Sunday, June 12, 2016
Words are Not Enough
This the text from a speech I wrote for tonight's vigil in Portland, Maine, as the spokesperson for EqualityMaine, in response to the tragedy in Orlando.
Hello, my name is Gia Drew, and I’m honored to work as program director at EqualityMaine, and humbled to work on behalf of all of you, Maine’s LGBT community.
I’m also a very proud bisexual transgender woman!
As many of you know, EqualityMaine has been working to secure full equality for lesbian, gay, bisexual, and transgender Mainers for 32 years. We are committed to ensuring every member of our community feels safe and welcome in every aspect of their lives, at every age and wherever they may be in this beautiful state.
This morning I awoke with the promise of enjoying this spring day at home, possibly going for a bike ride, and even getting my hands a little dirty in my garden. That all changed when I learned of the shooting at Pulse in Orlando. I immediately texted my girlfriend in Boston. “hope you are you okay - thinking of you - hug me”
She had heard the news too. “Wish we were together - I’m angry more than anything”
I knew what she meant, I was angry too. “Go, go, get out and breathe the air.”
“I love you”
“I love you too”
25 years ago I was living in Boston. I was 24, recently out of college, and I was walking down Boylston street with my boyfriend, Kevin. But we were both afraid to hold each other's hands in public, and it wasn’t until we were inside Club Cafe, yes it's still there, that we felt safe enough to so. So we did, and as you can imagine, we also kissed and danced. And in the words of President Obama, who spoke earlier today, we were living. For many in our community, clubs have always been be our safe haven, they are the places we go to celebrate our identities in safety, to dance, laugh, kiss, hook-up, and have a drink. They are places like Pulse in Orlando, and here in Maine we have Blackstone's, Styxx, Flask,Maine Street and several others.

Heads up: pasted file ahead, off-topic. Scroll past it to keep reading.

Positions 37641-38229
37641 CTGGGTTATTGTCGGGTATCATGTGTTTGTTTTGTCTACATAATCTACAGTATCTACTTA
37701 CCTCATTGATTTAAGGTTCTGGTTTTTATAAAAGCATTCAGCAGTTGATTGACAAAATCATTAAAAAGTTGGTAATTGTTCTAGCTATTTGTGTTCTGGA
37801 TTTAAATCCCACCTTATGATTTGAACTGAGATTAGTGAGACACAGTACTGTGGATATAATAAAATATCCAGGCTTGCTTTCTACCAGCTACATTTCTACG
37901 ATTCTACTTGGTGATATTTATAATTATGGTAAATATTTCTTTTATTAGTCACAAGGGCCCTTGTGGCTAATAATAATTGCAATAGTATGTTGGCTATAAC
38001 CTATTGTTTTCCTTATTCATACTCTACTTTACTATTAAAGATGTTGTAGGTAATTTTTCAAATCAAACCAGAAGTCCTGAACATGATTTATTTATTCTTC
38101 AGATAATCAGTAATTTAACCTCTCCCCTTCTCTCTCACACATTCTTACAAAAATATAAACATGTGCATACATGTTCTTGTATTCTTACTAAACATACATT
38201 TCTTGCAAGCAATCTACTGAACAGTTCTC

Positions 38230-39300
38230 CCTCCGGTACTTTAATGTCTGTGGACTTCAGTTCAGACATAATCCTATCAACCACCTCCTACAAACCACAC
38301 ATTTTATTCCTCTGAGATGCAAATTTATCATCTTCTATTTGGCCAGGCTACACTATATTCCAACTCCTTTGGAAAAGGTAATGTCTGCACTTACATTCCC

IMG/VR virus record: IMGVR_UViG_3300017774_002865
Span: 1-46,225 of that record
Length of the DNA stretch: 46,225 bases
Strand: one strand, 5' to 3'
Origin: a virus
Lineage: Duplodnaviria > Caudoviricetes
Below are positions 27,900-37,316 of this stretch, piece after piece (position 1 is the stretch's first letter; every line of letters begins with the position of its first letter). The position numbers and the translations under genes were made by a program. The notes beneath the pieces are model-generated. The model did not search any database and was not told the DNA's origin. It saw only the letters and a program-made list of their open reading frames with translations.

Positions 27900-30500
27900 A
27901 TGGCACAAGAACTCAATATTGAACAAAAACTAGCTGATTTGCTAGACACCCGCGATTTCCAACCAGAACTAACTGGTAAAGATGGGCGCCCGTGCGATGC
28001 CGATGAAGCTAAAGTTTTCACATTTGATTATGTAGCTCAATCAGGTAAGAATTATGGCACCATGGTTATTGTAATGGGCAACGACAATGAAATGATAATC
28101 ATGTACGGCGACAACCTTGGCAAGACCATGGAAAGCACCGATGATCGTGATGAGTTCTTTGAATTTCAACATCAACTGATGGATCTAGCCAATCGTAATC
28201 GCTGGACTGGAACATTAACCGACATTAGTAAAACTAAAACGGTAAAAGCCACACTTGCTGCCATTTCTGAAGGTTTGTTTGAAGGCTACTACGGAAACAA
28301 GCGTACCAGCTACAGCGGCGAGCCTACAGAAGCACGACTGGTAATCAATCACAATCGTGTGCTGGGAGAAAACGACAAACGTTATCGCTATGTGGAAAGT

So the news this morning was startling, like a home invasion. Someone broke into our house and killed members of our family. Like you, I’m angry, I’m sad, I’m scared, and i’m in shock. I don’t really know what to tell you, other than we will not hide. We will not go back in the closet, never!
As you know, it’s pride month. And we will be out and proud, and celebrating our identities and the diversity of our community together all month. We were already at Central Maine Pride in Waterville last weekend, yesterday, we were at Pride events in both Belfast and Bar Harbor, we’ll be Pride Portland all week, and next week we’ll be at Bangor Pride.
Our hearts hurt as we think about all the lives taken from us this morning and our thoughts are with the families and friends who are grieving the loss of their loved ones. We stand united with the gay, lesbian, bisexual, trans, and latin-x communities of Orlando.
Yesterday at Belfast pride, I met so many wonderful people who were thrilled to finally have a pride event in their part of the state. There was a young girl, no more than 10, who came up to our table with her dad. We talked a little about what EqualityMaine does, then she interrupted us to tell me she had come out at school this spring as bisexual. “Cool! I replied, “Way to go!”
So, as we grieve and mourn as a community, I think of all the young people, like the girl I met yesterday, who should never feel ashamed about they are or have to worry about their safety in this world. We are committed to all of you -to your well being - young and old, wherever you live in Maine.
I know today is hard, but we have each other. So, hold each other’s hands more tightly, hug a little longer, kiss with more passion, look into each other’s eyes more deeply, dance like you’ve never danced before, and listen with more compassion than know you had, because so many of us are in pain and just need to be heard or hugged or both.
Yes we are hurting, but together we are strong. We are, after all, family.